There Came a Contagion
by Doug Ingold
This title was previously available on NetGalley and is now archived.
Pub Date 01 Jul 2021 | Archive Date 01 Sep 2021
Wolfenden, Independent Book Publishers Association (IBPA), Members' Titles
Inspired by events that took place near Trier, Germany late in the sixteenth century, this novel tells the story of the Helgen family, three brothers respected in their village as skilled and resourceful farmers. With their widowed mother, their wives and children, they build a stable if difficult life together raising rye, barley and swine. But when the weather turns erratic and harvests begin to fail, a scapegoat is sought. Jews are banished from the territory as are the followers of Luther and Calvin. The Archbishop then discovers a pestilence of witches: people believed to have forsaken God and sworn allegiance to the Devil. Elsebett Helgen, a midwife and herbal healer, is twenty when the Archbishop’s men arrive in the village.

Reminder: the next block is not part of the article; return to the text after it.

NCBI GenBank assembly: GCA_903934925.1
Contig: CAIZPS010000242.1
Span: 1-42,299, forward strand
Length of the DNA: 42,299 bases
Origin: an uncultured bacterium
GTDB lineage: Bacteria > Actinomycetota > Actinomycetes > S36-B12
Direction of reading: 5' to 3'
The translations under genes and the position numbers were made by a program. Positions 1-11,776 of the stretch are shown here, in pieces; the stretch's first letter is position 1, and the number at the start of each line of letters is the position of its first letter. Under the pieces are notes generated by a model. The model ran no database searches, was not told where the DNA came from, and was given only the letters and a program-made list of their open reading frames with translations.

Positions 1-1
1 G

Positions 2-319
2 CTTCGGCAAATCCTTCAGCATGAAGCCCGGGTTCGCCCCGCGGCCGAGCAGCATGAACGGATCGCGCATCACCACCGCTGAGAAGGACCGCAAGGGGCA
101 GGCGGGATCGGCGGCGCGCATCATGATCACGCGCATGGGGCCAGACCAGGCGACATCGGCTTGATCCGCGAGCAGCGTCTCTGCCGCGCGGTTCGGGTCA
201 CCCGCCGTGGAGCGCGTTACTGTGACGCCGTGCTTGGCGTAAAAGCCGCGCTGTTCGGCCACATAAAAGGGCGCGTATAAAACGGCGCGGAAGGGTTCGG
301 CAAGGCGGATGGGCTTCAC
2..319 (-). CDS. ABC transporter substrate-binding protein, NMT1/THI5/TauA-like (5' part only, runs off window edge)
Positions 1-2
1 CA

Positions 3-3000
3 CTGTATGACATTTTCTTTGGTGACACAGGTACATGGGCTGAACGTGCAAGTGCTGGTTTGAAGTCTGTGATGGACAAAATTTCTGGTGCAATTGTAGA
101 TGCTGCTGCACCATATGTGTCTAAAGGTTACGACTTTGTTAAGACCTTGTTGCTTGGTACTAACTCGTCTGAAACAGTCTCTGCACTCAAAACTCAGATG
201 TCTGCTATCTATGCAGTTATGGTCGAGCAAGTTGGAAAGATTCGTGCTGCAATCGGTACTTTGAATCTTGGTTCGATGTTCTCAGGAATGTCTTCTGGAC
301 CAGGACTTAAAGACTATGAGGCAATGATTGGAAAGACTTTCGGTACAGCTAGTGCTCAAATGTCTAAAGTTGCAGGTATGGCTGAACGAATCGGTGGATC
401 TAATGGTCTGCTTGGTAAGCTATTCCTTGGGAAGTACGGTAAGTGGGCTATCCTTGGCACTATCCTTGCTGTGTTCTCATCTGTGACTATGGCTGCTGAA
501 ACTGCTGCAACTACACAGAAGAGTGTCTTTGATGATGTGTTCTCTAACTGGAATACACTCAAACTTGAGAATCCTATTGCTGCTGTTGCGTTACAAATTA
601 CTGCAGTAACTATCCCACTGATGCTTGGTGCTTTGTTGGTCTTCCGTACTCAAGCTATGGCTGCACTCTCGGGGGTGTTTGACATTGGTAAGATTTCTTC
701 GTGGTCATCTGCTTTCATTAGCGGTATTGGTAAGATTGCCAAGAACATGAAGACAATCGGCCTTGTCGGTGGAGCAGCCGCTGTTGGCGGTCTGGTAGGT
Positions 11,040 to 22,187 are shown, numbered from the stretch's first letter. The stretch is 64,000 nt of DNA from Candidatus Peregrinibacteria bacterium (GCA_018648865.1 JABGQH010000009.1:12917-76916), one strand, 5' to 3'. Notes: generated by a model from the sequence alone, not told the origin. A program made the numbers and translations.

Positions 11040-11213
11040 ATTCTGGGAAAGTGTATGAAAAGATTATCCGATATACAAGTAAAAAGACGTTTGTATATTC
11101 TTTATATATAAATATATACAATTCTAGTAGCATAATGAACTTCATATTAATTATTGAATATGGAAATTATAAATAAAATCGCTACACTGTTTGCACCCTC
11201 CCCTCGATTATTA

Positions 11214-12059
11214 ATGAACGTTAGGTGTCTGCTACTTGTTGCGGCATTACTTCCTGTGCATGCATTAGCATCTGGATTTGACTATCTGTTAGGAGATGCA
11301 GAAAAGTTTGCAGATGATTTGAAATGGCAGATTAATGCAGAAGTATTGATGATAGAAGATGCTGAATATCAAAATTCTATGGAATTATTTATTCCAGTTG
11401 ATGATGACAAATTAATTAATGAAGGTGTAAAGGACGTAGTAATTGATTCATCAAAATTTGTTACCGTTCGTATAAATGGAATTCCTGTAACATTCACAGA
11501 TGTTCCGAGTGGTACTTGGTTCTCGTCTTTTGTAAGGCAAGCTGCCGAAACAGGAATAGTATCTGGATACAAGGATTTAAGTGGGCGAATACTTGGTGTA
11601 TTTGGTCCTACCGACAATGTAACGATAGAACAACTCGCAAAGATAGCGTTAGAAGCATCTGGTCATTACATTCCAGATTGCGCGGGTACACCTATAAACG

A Note From the Publisher
"Doug Ingold's novels are masterpieces of time, place and sensibility. The saga of the Helgen family, their friends, relatives and village, their joys and sorrows, is written with the intimacy of someone who you could easily imagine as having lived in 16th century rural Germany. It is a rich, deeply felt immersion."
--Stephen Fox, novelist and historian
“This is an engrossing book that touches on very contemporary themes, even as it transports readers to a remote historical past.”
--Gabrielle Gopinath, writer and critic
Average rating from 10 members